I have a vague memory of reading once that somebody (maybe a journalist) asked Poincaré how had he been capable of solving all those fantastically difficult problems that he had solved. The answer was simply “I thought a lot about them”.

Has anyone more details about this history? I hope that it is not just a product of my imagination.

  • 1
    $\begingroup$ Poincare delivered a lecture to the Societe de Psychologie in Paris, published as an essay Mathematical Creation, detailing exactly how he thought a lot about them and reflecting on how he thought it worked, so this sounds anecdotal. $\endgroup$
    – Conifold
    Jun 21 at 22:46
  • 2
    $\begingroup$ A similar thought is credited to Isaac Newton, "By always thinking unto them . I keep the subject constantly before me , and wait till the first dawnings open slowly by little and little into a full and clear light " . Poincaré might have been quoting Newton. $\endgroup$ Jun 22 at 10:46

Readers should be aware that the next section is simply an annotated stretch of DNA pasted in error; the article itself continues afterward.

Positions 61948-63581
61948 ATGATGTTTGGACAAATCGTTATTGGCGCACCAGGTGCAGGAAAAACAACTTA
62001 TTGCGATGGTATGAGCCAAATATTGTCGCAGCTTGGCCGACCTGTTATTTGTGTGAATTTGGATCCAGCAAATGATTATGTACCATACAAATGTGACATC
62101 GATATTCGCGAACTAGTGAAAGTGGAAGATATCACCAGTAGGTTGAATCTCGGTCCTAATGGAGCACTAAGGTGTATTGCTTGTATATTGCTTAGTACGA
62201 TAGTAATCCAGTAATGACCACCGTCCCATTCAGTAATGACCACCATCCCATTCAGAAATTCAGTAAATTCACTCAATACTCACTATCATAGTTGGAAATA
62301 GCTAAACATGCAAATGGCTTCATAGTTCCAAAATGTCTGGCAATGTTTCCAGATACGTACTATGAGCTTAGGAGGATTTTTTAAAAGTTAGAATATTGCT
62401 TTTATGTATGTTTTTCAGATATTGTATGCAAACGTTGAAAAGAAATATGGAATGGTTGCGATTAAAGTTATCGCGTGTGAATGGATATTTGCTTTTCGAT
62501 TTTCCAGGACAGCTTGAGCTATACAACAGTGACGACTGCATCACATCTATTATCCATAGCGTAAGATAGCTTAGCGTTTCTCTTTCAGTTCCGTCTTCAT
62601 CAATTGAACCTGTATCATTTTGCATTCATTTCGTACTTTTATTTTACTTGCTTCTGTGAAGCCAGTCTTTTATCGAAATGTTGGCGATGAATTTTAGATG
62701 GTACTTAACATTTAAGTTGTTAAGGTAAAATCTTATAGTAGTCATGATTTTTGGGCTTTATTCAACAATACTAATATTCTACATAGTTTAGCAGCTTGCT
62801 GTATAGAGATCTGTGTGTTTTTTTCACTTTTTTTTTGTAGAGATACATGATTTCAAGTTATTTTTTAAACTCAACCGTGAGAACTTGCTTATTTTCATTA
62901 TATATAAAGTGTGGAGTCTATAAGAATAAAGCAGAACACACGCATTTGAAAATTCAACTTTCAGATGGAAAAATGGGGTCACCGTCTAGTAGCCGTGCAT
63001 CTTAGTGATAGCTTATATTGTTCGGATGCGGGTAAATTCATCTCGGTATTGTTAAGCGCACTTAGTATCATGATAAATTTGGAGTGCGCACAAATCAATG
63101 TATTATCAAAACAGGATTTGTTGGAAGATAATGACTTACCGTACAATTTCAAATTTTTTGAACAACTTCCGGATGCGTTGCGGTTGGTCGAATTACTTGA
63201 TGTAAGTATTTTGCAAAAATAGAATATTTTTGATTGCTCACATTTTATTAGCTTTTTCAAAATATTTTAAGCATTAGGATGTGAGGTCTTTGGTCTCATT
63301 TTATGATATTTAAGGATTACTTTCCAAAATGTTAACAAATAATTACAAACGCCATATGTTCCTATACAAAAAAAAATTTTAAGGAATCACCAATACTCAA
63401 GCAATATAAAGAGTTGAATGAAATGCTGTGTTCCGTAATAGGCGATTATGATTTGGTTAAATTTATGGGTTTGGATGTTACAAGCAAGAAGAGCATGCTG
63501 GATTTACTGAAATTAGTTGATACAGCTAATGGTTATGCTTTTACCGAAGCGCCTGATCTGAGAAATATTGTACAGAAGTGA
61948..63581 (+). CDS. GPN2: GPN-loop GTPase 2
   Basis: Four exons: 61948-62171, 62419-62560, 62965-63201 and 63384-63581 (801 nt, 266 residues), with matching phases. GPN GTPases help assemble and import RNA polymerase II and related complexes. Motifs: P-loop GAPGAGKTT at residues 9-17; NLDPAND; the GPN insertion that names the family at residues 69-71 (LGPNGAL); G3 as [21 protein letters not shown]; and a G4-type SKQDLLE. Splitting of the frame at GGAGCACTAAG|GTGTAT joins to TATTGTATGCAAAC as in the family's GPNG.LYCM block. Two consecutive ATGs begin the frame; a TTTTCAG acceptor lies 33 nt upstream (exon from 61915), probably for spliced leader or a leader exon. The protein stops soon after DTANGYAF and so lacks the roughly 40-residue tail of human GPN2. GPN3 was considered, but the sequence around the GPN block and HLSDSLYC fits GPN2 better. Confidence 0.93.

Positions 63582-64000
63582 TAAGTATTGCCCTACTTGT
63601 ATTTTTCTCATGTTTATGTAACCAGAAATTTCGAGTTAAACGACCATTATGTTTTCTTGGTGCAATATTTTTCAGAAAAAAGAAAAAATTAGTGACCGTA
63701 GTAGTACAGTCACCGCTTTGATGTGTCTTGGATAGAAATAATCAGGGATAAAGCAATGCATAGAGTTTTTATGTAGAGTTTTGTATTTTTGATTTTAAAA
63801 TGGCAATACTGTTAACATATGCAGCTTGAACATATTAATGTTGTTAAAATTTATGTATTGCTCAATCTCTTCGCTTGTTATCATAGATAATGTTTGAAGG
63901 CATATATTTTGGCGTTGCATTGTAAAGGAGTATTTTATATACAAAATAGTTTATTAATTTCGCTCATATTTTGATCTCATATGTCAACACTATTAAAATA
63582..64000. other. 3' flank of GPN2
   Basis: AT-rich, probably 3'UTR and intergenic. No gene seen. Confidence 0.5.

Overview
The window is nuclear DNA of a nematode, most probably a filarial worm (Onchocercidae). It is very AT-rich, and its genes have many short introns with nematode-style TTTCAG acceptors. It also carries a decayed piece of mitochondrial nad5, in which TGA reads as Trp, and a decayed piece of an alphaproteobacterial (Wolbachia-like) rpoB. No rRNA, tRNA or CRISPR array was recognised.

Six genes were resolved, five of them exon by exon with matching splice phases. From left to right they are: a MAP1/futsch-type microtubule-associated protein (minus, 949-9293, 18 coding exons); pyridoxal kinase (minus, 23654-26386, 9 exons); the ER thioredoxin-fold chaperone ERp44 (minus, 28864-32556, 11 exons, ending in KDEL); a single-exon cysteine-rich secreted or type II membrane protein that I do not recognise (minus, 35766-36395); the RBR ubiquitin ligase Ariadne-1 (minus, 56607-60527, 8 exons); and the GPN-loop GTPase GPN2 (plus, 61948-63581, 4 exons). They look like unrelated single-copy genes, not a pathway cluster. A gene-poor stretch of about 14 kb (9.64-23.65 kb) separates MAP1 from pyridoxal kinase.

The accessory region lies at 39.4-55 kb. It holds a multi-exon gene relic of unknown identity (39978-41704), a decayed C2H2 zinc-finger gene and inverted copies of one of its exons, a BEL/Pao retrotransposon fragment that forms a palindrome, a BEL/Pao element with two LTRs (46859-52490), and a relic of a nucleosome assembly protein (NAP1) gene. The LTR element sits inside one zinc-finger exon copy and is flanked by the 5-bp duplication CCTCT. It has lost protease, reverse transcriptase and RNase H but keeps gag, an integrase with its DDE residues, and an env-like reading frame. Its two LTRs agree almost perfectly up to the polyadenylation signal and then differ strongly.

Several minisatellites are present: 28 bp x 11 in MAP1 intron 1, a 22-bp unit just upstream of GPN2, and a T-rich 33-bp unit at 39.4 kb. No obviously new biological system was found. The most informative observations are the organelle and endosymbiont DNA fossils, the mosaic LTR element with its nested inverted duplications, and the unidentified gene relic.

• $\begingroup$ @JoséCarlosSantos Of course tracking down where (& if) Newton said this is another question. It seems to have been popularized by F. Nietzsche, who read it in Biot's biography of Newton. $\endgroup$ Jun 23 at 17:38
  • $\begingroup$ @kimchilover In fact, Wikiquote doesn't even mention it. $\endgroup$ Jun 23 at 17:47
  • $\begingroup$ Indirectly, thru en.wikiquote.org/wiki/George_Henry_Lewes (search for Newton on that page) $\endgroup$ Jun 23 at 17:51


Your Answer

By clicking “Post Your Answer”, you agree to our terms of service, privacy policy and cookie policy

Browse other questions tagged or ask your own question.